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Posted
AuthorDaniel Marsiglio
CategoriesGeneral

Aaron's sister Zoey visited this past weekend. (Aaron is one of our summer apprentices) She had a great time and we all enjoyed having her here. She sent us her favorite moments from the visit. Have a look.

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AuthorDaniel Marsiglio
CategoriesGeneral

The rain is pattering on the skylights, lucia is upstairs listening to Pippi Longstocking, isaac is snuggled asleep on the couch, dan is even asleep on our bed after a 10-hour round trip drive to his cousin’s wedding on Long Island last night and returning home at 3am. We had an amazing day yesterday. Alyssa, my sister, and Sergi came up from Brooklyn for the day. Yes for the day. They drove up on friday night and showed up at the farm at 10 am the next day. They spent the night at my parents in Franklin.

The weather was gorgeous. After a full morning of chores. Milking, feeding the sheep, the chicks, the hens..and I also moved the broilers out to their new outside home. (It was past time, I have just been nervous because the nights are still so cold. ) The big shock for me was that the rats, in all of their glory, ate 44 chicks!! Mostly when they were very little. But man, what a hit. We’ll order more. But mostly it is the loss of little lives that hits us hard. Although I will say, better to lose them to a wild animal and not some disease or pathogen from their bad living conditions!

So after all of the chores, we cleaned up a little bit and drove to Oneonta for Lucia’s ballet rehearsal at the Decker School of Ballet. Her recital is friday and saturday and I think I am more nervous than she is. I think she is happy to be amongst all of the ballerinas and fancy costumes! My sister and I walked around Oneonta and then picked up Lucia and hit Salvation Army for some May festival supplies.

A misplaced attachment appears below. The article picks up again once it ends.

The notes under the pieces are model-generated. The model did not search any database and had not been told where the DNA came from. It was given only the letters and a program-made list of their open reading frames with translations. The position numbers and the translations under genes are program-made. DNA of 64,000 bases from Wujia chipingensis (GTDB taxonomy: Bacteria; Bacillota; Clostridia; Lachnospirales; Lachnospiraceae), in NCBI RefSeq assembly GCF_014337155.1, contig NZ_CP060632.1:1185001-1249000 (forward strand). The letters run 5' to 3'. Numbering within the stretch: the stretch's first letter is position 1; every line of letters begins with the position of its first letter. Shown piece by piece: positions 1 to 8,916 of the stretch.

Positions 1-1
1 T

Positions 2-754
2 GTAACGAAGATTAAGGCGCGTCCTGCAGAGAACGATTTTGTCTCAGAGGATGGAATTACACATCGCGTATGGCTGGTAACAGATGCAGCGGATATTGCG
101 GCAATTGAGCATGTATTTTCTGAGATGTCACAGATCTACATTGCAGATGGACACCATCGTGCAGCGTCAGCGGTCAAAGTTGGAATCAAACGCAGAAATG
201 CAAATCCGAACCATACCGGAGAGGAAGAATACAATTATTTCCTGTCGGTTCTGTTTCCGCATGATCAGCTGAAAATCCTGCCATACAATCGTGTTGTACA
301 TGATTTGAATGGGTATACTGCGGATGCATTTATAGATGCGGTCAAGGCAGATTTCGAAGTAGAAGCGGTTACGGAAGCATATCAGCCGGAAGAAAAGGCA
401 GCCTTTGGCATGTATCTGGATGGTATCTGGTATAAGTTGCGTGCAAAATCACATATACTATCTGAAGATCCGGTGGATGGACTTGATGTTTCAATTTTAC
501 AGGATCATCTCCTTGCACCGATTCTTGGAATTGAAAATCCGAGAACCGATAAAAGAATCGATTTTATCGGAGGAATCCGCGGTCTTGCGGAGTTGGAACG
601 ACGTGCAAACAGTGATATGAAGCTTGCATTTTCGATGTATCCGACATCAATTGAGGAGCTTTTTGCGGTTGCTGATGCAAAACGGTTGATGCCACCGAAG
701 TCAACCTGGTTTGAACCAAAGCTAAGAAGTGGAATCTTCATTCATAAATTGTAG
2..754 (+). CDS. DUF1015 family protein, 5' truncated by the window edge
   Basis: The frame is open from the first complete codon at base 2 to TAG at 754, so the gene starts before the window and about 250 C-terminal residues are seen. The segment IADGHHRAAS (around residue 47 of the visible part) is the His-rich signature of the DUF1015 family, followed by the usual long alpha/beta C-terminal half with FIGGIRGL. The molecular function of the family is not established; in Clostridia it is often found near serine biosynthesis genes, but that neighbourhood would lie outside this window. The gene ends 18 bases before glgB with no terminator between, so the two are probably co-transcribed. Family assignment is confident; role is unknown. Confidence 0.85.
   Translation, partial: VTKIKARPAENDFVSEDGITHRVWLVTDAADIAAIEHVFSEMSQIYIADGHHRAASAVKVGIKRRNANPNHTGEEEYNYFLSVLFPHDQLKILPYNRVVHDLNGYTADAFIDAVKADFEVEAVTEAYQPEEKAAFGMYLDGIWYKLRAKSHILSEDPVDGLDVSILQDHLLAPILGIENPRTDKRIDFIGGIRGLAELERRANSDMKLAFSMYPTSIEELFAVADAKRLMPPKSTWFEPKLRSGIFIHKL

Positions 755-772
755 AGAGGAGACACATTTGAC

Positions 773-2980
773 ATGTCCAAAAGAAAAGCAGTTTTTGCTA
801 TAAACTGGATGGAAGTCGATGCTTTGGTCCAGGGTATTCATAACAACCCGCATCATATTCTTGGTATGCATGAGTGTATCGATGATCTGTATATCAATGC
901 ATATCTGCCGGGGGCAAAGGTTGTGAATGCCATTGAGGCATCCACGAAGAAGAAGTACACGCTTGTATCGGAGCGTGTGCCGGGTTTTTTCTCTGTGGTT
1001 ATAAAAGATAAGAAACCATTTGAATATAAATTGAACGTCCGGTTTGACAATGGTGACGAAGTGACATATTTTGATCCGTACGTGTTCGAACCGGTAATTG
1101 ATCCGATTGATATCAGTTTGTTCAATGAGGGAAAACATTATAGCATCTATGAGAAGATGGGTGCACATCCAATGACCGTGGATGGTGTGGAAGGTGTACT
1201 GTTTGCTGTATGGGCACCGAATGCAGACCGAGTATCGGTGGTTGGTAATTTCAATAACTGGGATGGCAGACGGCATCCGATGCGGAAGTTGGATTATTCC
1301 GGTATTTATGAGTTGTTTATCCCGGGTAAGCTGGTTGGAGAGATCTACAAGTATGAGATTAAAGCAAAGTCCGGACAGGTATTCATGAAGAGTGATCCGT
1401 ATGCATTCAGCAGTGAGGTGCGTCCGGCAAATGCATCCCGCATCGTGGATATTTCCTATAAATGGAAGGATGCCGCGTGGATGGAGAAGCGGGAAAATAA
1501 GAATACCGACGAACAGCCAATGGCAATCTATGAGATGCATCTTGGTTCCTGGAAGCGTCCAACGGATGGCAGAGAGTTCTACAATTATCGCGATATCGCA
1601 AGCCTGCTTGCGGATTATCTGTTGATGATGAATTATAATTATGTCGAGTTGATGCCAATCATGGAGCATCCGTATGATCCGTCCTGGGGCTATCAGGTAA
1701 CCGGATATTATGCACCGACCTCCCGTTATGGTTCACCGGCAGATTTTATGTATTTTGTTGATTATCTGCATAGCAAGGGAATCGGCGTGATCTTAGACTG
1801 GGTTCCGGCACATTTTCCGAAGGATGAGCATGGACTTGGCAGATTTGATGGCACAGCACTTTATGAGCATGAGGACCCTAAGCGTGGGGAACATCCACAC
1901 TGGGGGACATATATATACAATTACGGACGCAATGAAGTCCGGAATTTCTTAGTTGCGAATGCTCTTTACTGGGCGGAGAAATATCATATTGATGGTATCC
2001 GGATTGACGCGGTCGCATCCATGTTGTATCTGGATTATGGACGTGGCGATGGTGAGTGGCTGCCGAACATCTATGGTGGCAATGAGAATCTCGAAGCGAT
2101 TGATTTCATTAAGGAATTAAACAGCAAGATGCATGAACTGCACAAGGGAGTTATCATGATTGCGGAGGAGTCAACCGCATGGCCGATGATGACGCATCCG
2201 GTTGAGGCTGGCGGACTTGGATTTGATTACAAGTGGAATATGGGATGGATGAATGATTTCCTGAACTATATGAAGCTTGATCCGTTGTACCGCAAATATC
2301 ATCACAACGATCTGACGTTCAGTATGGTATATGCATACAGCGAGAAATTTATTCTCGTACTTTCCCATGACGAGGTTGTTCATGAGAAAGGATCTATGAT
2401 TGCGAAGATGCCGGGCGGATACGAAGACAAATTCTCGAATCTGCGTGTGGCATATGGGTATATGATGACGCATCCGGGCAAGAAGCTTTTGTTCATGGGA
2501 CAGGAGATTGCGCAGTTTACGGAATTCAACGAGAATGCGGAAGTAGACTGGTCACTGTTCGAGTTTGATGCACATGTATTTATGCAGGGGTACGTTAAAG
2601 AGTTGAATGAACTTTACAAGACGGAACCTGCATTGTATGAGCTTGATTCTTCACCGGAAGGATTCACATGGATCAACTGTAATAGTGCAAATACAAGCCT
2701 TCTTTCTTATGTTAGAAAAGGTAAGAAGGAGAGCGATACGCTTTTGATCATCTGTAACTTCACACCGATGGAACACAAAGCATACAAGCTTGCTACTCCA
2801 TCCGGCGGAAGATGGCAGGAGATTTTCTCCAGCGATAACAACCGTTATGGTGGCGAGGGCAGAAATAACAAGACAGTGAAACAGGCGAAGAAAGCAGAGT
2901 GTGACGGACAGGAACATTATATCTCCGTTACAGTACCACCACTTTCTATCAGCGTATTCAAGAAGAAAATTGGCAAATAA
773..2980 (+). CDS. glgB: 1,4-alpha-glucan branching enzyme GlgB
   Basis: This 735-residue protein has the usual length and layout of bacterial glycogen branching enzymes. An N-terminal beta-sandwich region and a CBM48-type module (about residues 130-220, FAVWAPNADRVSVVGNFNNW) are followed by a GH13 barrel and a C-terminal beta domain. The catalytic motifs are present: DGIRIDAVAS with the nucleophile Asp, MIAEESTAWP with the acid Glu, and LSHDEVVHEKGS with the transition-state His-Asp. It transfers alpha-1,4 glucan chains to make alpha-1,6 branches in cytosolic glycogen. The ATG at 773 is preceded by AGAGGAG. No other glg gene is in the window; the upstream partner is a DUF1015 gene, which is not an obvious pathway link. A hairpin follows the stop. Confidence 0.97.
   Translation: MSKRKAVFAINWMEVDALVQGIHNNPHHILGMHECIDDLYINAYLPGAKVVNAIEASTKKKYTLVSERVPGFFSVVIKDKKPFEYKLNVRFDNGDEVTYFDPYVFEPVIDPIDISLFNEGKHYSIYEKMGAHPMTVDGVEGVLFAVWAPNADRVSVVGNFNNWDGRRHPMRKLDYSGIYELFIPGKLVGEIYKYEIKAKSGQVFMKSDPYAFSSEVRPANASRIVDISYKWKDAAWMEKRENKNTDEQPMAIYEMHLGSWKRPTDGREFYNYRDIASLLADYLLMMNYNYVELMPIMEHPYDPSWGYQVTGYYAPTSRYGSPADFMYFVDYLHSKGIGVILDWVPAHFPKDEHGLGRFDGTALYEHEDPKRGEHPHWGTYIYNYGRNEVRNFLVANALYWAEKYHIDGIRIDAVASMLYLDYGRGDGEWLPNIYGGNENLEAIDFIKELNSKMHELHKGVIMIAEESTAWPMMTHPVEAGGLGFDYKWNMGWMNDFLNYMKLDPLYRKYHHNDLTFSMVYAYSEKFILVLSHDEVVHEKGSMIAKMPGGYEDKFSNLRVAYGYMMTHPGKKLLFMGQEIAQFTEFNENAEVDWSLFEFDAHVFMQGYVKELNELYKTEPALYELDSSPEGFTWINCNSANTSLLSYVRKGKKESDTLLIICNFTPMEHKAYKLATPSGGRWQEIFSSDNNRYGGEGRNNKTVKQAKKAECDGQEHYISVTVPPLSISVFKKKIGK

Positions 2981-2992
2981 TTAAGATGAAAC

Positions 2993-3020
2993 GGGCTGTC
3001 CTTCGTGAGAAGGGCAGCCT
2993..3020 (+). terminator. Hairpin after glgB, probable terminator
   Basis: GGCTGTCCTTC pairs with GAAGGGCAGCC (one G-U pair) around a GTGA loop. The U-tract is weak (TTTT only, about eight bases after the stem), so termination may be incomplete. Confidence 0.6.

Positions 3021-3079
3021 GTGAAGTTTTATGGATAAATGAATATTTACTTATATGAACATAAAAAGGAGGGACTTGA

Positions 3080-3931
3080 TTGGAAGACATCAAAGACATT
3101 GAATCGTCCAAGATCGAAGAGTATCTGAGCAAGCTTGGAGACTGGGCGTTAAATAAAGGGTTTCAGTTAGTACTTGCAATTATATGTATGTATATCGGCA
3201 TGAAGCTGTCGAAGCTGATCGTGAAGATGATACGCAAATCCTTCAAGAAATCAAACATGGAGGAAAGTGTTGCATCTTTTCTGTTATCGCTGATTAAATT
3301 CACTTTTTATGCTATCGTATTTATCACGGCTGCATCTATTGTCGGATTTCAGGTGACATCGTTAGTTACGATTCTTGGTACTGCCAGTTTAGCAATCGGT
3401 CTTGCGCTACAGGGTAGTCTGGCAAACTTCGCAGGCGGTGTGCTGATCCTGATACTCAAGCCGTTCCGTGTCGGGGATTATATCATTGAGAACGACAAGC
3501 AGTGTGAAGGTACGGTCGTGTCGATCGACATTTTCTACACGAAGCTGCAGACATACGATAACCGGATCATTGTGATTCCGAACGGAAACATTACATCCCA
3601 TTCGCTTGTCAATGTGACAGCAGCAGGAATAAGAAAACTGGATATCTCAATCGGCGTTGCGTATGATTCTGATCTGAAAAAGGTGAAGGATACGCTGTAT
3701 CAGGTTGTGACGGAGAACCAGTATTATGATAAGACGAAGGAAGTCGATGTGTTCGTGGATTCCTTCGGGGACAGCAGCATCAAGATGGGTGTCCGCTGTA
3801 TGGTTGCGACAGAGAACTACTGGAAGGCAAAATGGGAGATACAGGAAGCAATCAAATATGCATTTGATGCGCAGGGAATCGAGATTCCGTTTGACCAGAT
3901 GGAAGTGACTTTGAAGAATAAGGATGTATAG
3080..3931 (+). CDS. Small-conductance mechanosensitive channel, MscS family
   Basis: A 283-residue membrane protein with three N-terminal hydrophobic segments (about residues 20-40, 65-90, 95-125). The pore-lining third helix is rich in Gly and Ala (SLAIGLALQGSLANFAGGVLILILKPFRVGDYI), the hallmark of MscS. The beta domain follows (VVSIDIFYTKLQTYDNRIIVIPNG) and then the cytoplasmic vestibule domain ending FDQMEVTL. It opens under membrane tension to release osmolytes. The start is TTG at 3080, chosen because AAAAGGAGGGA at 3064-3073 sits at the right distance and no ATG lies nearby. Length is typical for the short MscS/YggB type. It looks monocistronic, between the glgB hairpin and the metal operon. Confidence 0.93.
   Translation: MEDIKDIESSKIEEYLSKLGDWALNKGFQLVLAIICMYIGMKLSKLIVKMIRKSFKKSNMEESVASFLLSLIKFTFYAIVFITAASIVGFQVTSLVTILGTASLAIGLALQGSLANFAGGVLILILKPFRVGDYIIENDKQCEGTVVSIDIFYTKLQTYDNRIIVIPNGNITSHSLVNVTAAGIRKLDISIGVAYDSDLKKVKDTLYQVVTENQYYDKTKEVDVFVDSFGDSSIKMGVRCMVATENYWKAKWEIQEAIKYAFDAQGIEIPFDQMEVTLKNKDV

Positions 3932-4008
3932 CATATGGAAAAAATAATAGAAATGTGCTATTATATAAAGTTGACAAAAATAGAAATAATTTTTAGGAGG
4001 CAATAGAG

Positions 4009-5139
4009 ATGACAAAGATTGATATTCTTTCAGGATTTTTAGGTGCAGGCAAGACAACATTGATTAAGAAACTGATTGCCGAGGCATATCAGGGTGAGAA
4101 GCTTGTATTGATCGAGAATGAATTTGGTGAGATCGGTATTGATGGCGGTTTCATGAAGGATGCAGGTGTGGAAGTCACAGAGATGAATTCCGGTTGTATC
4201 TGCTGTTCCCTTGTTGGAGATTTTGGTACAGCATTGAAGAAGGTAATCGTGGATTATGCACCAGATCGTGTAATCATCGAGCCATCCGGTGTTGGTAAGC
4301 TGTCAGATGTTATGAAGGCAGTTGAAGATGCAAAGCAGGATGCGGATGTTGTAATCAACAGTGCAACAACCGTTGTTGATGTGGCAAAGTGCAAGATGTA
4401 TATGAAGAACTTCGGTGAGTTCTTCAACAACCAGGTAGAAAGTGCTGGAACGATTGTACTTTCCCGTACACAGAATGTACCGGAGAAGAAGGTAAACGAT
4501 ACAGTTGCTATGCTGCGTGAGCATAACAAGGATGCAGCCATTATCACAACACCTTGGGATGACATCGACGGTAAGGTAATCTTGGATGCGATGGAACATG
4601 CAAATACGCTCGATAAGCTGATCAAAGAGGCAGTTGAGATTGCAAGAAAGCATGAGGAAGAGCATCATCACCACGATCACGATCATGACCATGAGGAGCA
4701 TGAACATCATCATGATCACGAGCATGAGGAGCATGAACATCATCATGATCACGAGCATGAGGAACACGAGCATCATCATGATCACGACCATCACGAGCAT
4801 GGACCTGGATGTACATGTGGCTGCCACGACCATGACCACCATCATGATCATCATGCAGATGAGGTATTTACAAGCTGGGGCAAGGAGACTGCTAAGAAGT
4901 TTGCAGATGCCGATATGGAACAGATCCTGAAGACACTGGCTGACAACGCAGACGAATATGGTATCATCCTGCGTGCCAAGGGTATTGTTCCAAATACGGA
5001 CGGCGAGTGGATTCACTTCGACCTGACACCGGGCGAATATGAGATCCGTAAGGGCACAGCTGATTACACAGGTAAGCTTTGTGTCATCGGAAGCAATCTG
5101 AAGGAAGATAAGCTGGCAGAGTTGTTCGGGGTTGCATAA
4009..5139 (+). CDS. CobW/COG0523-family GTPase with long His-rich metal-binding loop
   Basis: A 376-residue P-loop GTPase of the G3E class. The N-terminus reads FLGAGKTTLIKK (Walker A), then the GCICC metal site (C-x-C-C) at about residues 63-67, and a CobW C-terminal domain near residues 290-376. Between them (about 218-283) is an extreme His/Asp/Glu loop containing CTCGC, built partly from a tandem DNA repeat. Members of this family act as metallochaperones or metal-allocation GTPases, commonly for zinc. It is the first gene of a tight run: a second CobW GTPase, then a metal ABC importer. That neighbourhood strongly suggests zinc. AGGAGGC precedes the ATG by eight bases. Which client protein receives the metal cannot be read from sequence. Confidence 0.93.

finally we arrived back at the farm at about 3:45pm and began the next big project, ripping up the sheets we bought into ribbons for the maypole. Thank goodness my mother arrived to help with that task! My dad began cutting the chicken up for dinner. And I gathered tools for strawberry planting.

Once the inside work was done, I led the crew out to the garden and helped begin the planting process. Unfortunately, I could only participate for ten minutes and then I had a cow mooing at me from across the creek.

5pm milking time! Sierra has been an angel the last three milkings. I thing she and I are beginning to cement a new relationship. She is still nervous. And I still have a totally numb right thumb. but she stands stock still and in a good position!

The crew finished the strawberries before i finished milking. When I got back I asked my sister and father to collect the oldest milk from the fridge - we made cheese!! And I started supper....

This is all probably more than anyone needs to know! We had a wonderful meal...ramps, kale from the garden, and our baked chicken! Yum!

all in all, just another day on the farmstead, and so lovely to share it with great people!

Posted
AuthorDaniel Marsiglio
CategoriesFamily, General

Ok, enough with the farm births you say. Well how's about sum farm fresh butter! (that's just me gettin' folksy in the presence of down-home farm goodness) Here's a pic of our first Sierra butter. More to come from Kate about how farm fresh butter from pastured cow's milk can garnish your toast, cure cancer, and hasten peace on Earth!

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Posted
AuthorDaniel Marsiglio
CategoriesGeneral

Another beautiful beltie heifer was born while we were lounging in the Florida sun. Graham watched carefully to ensure that the cow passed the placenta. Took almost 2 days, but now all is well with momma and calf.wpid-l_960_720_6A911ACC-9693-4DF5-B6E0-23203CF963EB.v2owuCQbe5Wr.jpg

Posted
AuthorDaniel Marsiglio
CategoriesGeneral